TEXAS CITY, Texas -- The Hurricane Ike recovery effort reached a major milestone Tuesday when Federal Emergency Management Agency (FEMA) grants awarded to help the state of Texas and local communities recover from the storm topped $1 billion.
Allocated under FEMA's Public Assistance Grant Program, the funds provide supplemental financial assistance to state, local and tribal governments, as well as certain private nonprofit groups, for Ike-related response and recovery activities.
The activities include evacuating residents, operating shelters and implementing other protective measures immediately before and after the storm; cleaning up millions of cubic yards of debris left in Ike's path. Also included are repairs to infrastructure such as roads and bridges; public buildings, their contents and equipment; water control facilities and public utilities; and parks and recreational areas.
Although Public Assistance grants are obligated for governments and organizations, their ultimate goal is to help the people of Texas recover from Hurricane Ike and mitigate the impact of future disasters.
"Texans have worked incredibly hard to get their communities up and running since the storm hit," said Brad Harris, FEMA's federal coordinating officer for the Hurricane Ike recovery program. "We are extremely pleased to have supported their efforts with a billion dollars in Public Assistance funds."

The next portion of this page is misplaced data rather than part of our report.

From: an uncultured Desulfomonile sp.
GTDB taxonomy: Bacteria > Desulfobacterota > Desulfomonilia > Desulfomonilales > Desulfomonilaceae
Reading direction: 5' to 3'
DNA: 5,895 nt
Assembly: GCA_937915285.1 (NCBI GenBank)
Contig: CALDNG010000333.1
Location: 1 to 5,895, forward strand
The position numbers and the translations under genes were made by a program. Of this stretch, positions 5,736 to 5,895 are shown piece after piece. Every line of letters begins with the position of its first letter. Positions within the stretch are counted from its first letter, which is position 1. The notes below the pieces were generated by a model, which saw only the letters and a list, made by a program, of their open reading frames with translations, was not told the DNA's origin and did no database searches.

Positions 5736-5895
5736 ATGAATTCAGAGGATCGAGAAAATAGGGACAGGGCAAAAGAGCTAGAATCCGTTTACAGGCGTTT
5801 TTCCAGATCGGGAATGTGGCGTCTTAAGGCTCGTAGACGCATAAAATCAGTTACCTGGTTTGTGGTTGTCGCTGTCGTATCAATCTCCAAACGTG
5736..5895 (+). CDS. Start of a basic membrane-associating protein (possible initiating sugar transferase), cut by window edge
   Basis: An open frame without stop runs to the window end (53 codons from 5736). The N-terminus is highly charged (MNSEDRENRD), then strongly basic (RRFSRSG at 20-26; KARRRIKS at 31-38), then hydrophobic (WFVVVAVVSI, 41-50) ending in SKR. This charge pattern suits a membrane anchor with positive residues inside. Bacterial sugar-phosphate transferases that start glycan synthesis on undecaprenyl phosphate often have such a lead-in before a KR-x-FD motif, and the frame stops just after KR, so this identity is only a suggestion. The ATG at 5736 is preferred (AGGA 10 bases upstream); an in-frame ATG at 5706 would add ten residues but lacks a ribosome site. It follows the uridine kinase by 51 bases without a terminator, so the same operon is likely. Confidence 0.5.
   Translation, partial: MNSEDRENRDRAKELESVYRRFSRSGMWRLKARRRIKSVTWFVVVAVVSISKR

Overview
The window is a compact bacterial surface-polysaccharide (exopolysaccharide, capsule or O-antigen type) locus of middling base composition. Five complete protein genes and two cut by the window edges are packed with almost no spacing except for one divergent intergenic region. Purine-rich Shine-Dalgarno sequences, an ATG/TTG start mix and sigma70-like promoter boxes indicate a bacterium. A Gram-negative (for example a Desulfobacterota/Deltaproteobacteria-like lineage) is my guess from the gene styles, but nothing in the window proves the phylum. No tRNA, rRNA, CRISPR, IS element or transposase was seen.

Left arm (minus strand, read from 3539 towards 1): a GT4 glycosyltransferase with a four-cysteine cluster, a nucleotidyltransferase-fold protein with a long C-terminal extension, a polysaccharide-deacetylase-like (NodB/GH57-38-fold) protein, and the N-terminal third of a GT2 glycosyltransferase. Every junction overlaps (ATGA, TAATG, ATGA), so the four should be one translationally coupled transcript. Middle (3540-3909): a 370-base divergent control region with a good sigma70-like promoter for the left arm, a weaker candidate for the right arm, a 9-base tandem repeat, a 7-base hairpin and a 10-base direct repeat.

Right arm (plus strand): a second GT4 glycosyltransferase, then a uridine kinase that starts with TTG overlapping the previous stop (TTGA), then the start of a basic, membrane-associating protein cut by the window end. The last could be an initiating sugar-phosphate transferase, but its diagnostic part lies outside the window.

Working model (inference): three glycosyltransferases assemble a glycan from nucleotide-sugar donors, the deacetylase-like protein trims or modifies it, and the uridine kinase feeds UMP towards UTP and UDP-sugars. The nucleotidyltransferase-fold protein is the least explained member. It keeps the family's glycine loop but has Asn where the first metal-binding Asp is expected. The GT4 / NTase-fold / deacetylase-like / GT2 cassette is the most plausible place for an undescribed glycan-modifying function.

Since the disaster declaration, FEMA has reimbursed the state for at least 75 percent - 100 percent for debris cleanup and protective measures during specified periods - of the expenses incurred by eligible entities to respond to the storm and initiate recovery projects.
"Our cities and towns are making steady progress in their revitalization projects," said State Coordinating Officer Joan Haun. "Federal grants from FEMA are contributing significantly to the recovery process."
Included in Tuesday's $1 billion total are:
- Grants totaling more than $103 million for the University of Texas Medical Branch (UTMB) complex in Galveston, for debris removal, protective measures, repairs to buildings and replacement of equipment.
- A nearly $4 million award for Texas Southern University in Houston for repairs to classrooms and hallways in the Science Building and to historic Sawyer Auditorium.
- More than $10 million to the Trinity Bay Conservation District for debris removal operations.
- More than $35 million in grants to the Sam Houston Electric Cooperative in East Texas for emergency protective measures, work to restore power to customers and repairs.
- A $4.3 million grant to the Chambers-Liberty Counties Navigation District to help pay the cost of repairs to a damaged levee on Lake Anahuac.
- More than $1.5 million to the Texas Commission on Environmental Quality for the collection and safe removal of orphan drums and other containers holding hazardous materials.
- A nearly $2.9 million grant to replace the severely damaged gymnasium in the Sabine Pass Independent School District.
- More than $1 million to replace 44 school buses owned by the Galveston Independent School District.
- More than $3.7 million to the city of Baytown to pay contractors to monitor the removal of debris.
- More than $1.1 million to Jefferson County Drainage District No. 6 to help pay for repairs to two Model 4600 S-1 cranes that were damaged as a result of being submerged in saltwater.
In all FEMA, has obligated funds in 48 of the 50 counties designated for Public Assistance under the presidential disaster declaration. For a breakdown of funds allocated by county, visit the Hurricane Ike Web site at www.fema.gov/i...